05 Mar True Church Life
There are two Greek words most commonly translated “church” in the New Testament. Koinonia, which we began to address last week, speaks of the special bonding of the saints in relationship. The other is ecclesia, which speaks of church order, structure, and government. We must have both of these to become the church we are called to be and to experience fellowship as God intended.
First, we can have the best people together in the best settings with the best plan and the best intentions with the best effort and not achieve koinonia. What makes koinonia happen is the presence of the Lord. He is the cement that bonds us together. There can be no other substitute. As we see in Psalm 133, it is when we pour oil upon the Head and it runs down covering the rest of the body that unity happens.
Koinonia is essential for true church life and is a demonstration of true Christianity. However, koinonia can become an idol if we seek it above the Lord. We can have great fellowship and a measure of unity, but we cannot have koinonia without keeping the Lord as the center and purpose of our gathering. We are to grow up in all things into Christ, not into koinonia. Koinonia is the result of a group being joined to the Lord. Without being joined to Him, it is not really possible. Where I have previously experienced a measure of koinonia, I also watched it fade away as the devotion to our special fellowship and unity began to eclipse our devotion to the Lord.
As Peter Lord often says, “The main thing is to keep the main thing the main thing.” The main thing is that we are all growing closer to the Lord. However, as we are told in I John 1:7, “If we walk in the Light as He Himself is in the Light, we have fellowship (Greek word koinonia) with one another, and the blood of Jesus His Son cleanses us from all sin.” If we are truly walking in the light, we will have koinonia. We cannot be properly joined to the Head without also being properly joined to His body. If we are properly joined to the Head, we will be experiencing koinonia as well.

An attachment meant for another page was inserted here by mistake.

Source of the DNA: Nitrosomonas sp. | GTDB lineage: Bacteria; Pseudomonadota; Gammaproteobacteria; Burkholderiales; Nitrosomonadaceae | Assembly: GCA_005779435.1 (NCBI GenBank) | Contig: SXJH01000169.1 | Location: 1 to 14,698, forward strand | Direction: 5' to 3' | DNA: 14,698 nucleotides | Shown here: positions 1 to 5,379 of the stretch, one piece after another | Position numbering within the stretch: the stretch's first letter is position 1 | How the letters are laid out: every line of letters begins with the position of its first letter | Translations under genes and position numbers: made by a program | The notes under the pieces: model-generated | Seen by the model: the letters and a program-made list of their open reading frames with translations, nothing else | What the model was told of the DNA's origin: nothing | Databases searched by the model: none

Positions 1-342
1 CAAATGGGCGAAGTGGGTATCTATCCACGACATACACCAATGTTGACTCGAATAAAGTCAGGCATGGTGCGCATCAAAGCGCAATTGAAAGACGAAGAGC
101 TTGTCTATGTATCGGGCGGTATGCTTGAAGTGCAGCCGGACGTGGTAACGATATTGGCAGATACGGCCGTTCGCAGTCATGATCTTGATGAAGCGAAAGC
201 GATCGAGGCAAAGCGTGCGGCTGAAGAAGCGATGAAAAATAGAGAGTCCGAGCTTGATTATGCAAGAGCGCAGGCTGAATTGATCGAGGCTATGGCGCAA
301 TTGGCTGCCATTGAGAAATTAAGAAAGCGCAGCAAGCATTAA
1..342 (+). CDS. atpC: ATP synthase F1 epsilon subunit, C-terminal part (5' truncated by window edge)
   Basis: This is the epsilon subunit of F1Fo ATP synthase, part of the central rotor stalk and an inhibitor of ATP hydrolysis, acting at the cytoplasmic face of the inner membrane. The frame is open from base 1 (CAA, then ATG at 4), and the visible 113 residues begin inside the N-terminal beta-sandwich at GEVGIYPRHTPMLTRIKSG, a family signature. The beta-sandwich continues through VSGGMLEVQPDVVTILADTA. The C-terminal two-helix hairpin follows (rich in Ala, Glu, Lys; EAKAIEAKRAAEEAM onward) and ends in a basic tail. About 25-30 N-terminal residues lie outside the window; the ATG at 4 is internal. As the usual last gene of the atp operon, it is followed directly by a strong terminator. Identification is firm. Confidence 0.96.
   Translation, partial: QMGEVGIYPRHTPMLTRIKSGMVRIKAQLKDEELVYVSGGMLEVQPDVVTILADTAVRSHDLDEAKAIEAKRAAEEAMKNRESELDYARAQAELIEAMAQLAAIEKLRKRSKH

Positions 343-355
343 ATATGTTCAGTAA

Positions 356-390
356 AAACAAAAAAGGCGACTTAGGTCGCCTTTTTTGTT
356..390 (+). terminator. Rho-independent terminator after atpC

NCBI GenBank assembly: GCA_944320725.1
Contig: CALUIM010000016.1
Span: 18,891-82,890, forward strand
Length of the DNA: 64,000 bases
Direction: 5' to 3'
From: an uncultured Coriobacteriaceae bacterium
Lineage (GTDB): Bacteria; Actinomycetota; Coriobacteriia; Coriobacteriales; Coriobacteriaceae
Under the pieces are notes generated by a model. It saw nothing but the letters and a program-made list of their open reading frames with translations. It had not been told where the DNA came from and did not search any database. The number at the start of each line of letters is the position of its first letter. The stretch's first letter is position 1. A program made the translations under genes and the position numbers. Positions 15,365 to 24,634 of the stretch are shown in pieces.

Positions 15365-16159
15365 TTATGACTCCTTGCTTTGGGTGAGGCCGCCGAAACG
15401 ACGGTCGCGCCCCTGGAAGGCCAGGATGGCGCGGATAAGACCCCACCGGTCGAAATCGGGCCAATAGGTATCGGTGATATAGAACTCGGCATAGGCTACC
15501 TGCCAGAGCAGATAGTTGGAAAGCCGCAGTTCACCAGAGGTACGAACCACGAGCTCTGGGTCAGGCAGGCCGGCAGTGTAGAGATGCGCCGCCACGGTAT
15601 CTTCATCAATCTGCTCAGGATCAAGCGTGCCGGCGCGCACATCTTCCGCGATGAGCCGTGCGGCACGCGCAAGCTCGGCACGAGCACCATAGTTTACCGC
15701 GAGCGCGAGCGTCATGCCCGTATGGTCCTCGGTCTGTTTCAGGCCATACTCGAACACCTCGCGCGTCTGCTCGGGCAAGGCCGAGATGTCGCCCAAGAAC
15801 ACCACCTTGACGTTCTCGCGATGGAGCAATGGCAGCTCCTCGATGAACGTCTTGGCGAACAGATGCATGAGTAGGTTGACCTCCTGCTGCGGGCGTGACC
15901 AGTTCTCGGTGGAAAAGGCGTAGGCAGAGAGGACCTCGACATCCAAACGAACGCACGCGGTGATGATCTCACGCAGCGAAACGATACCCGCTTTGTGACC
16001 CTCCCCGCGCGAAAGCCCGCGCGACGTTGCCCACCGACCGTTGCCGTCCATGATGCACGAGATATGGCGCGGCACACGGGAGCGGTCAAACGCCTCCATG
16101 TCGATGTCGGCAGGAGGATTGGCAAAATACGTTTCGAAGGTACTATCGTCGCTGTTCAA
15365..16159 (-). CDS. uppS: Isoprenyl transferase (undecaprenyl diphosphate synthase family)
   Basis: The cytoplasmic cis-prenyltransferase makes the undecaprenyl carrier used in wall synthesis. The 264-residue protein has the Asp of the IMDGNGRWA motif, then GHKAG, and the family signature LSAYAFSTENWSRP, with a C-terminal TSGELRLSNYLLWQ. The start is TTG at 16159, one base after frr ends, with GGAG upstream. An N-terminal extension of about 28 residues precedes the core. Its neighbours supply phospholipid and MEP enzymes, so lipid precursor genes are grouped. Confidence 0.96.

So what about the more than 50% of Christians who are no longer engaged in local church life? First, the popular modern form of church life is far from what local church life is meant to be. Many have left church because of being wounded or disappointed. Others have left out of sheer boredom, finding neither the presence of the Lord nor the koinonia that every Christian has a deep yearning for. Separations for either wounding and disappointment or boredom and emptiness could not happen if true koinonia was present. Church life must change if we are going to have true life back in the church as it was intended.
Many, if not most, of the largest churches are built on the ministry of a single person. That person may be an extraordinary teacher or preacher, and it is great to see so many hungry ones being fed, but when something happens to that one person on which everything has been built, the people fade away and little remains. If we want our work to remain, all that we build must be built on Christ. Even the best of His servants is no substitute for Him.
The theological principle called “the principle of first mention” basically implies that the foundational principle of a subject is established at the first mention of it in Scripture. This is not always the case, for it is a principle and not a law. Yet very often it is true. Therefore, it is true that much of what we need to understand about church life, we will receive by studying the first-century church. Of course, we are the twenty-first century church, not the first-century church, but the foundation of church life as it is meant to be was laid in the first century. It was first built on Christians who met in the temple as a large group to hear the apostles teach. Then they met “from house to house” in small groups. We need both for a healthy church life where koinonia can happen.